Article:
Important Information!

Humanism is a democratic, secular and ethical life stance, which affirms that human beings have the right and responsibility to give meaning and shape to their own lives. It stands for the building of a more humane society through an ethic based on human and other natural values in the spirit of reason and free inquiry through human capabilities. It is not theistic, and it does not accept supernatural views of reality.

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Humanists Malta is pleased to have been able to deliver a training programme under the name of EPIX – Exploring Pupils’ Inquiries on eXistential themes[1].

For centuries, Maltese cultural identity has been shaped by the Roman Catholic Church, and for decades Malta was considered virtually 100% Christian. However, things have been rapidly changing in recent years, with surveys showing that faith and mass attendance are sharply declining, especially amongst the young.

Given these societal changes, and as religion isn’t felt to be as relevant as it once was, we saw a need to question how younger generations form, and are guided in, their ethical values and philosophy of life. In 2014, with our encouragement, the Maltese government introduced the Ethics Education syllabus as an alternative to the default religious (Roman Catholic) classes. This was an important step towards encouraging students to question their ethical beliefs, but anecdotal evidence suggests this option is not available in all schools, and only a small percentage of parents/guardians choose it for their children, even where it is available.

Against this backdrop, Humanists Malta, in collaboration with the Dialogue and Existential Inquiry Platform in Malta[2], successfully applied for funding for the EPIX project. Our objectives were to engage Maltese youths in critical thinking exercises, and tackle a variety of youth-centred topics from an existential humanist approach. We aimed to collaborate with Maltese secondary schools in deepening students’ inquiry into existential themes beyond the curriculum, through the use of philosophy.

Targeted at 14 and 15 year-olds, we sought to present profound existential topics such as the meaning of existence, anxiety, the nature of personal identity, authenticity, the possession of free will, and discomfort – or fascination – with death.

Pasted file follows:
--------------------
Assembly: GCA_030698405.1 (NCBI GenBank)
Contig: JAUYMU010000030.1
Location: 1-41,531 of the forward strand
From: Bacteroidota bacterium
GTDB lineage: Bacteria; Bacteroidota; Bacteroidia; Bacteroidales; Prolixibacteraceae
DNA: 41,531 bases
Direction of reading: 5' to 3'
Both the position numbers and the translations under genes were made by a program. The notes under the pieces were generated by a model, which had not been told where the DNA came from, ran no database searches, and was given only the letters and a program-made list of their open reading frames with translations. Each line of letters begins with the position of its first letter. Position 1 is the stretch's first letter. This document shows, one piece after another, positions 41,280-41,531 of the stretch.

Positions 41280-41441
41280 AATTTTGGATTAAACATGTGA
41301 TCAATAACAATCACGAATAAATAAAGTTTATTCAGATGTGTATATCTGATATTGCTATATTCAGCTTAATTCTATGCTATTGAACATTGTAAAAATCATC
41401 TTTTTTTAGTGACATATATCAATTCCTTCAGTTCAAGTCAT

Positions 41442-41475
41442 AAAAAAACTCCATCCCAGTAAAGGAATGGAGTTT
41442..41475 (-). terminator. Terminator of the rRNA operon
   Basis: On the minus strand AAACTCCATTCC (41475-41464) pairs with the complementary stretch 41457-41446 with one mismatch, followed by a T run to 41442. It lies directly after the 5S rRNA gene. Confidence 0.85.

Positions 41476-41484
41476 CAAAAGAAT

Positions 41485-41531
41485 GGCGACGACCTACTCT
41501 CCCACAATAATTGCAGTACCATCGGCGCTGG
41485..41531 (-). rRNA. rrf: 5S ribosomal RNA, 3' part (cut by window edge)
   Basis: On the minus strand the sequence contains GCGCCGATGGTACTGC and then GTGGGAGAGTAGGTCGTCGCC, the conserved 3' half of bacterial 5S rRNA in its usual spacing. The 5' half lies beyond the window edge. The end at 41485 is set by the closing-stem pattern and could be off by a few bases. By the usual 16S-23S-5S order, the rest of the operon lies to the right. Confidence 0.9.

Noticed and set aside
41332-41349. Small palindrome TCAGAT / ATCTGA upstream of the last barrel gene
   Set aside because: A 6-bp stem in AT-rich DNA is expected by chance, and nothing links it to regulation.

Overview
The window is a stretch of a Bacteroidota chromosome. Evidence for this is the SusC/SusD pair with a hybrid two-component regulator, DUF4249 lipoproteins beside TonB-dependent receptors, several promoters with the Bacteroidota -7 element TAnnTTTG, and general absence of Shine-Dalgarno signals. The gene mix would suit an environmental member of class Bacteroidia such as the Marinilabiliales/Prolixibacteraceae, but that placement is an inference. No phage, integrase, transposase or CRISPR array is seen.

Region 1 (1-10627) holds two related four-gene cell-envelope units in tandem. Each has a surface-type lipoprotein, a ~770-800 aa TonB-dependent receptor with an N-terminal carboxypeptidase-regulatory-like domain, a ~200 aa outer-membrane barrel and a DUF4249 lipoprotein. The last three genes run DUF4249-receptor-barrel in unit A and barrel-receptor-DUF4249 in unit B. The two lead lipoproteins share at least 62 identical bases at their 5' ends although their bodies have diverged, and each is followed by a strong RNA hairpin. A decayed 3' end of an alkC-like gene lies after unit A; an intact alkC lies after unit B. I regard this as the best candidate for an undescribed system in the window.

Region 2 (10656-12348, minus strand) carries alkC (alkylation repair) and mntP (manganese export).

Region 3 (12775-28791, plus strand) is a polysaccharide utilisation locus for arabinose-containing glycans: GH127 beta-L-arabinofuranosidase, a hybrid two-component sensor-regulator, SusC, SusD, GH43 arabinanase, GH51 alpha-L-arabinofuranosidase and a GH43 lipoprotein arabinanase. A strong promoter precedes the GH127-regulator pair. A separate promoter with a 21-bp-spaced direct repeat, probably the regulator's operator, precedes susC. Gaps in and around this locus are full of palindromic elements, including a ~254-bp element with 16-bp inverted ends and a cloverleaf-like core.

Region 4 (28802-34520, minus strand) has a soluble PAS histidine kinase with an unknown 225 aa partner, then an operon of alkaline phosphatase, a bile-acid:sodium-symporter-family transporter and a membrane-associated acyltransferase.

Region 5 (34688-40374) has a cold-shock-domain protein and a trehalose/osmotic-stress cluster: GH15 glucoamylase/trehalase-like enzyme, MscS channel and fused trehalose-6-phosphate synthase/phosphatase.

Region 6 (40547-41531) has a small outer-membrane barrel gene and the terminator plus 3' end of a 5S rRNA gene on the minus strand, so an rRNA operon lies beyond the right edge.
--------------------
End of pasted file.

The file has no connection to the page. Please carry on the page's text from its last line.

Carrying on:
Commencing February 2022, the project saw the research, design and execution of an interactive training programme, delivered in two schools and one youth centre by a variety of qualified and experienced tutors, with an accompanying student workbook.

Participants were encouraged to question more deeply and engage in healthy discussion with their peers, forming meaningful connections with self and others. Five dialogue-based, small-group, tutorials were spread over 12 hours:

  1. Journaling and Being Acquainted with the Self: Students were introduced to journaling – a tool to enable them to explore and form thoughts, and organise them into written notes.
  2. Intimacy: Given the age of students, we started by focusing on relationships. Students reflected on the difference between love and sex, intimacy, and healthy vs unhealthy relationships.
  3. Desire and Satisfaction: Next, we focused on desire and satisfaction by asking such as: What are your deepest desires? Which desires can never be completely satisfied? What does this say about us and our deepest needs?
  4. Essence precedes existence: Students reflected on what it means to be human and whether we have been designed for a particular purpose. If our human essence is not predetermined, we have lots of scope to define ourselves, create ourselves. Students found this idea liberating and full of possibilities.
  5. The Individual and Personhood: Building on the previous sessions, students were asked the central question “Who am I?” and guided to reflect on personal freedom and the responsibility it brings with it. “You can not do your homework but there are consequences”, as one student put it.

The project was funded for one year; however, we will continue in the future to deliver this training, and the material prepared for it, to Maltese youth in schools and youth centres, and plan to go further by extending it to different age cohorts in such as training centres, work environments and local communities.

This project has been funded by the Small Initiatives Support Scheme (SIS) managed by the Malta Council for the Voluntary Sector (MCVS) supported by the Ministry for Inclusion, Voluntary Organisations and Consumer Rights (MIVC).



by James Buhagiar, Vice-Chair, Humanists Malta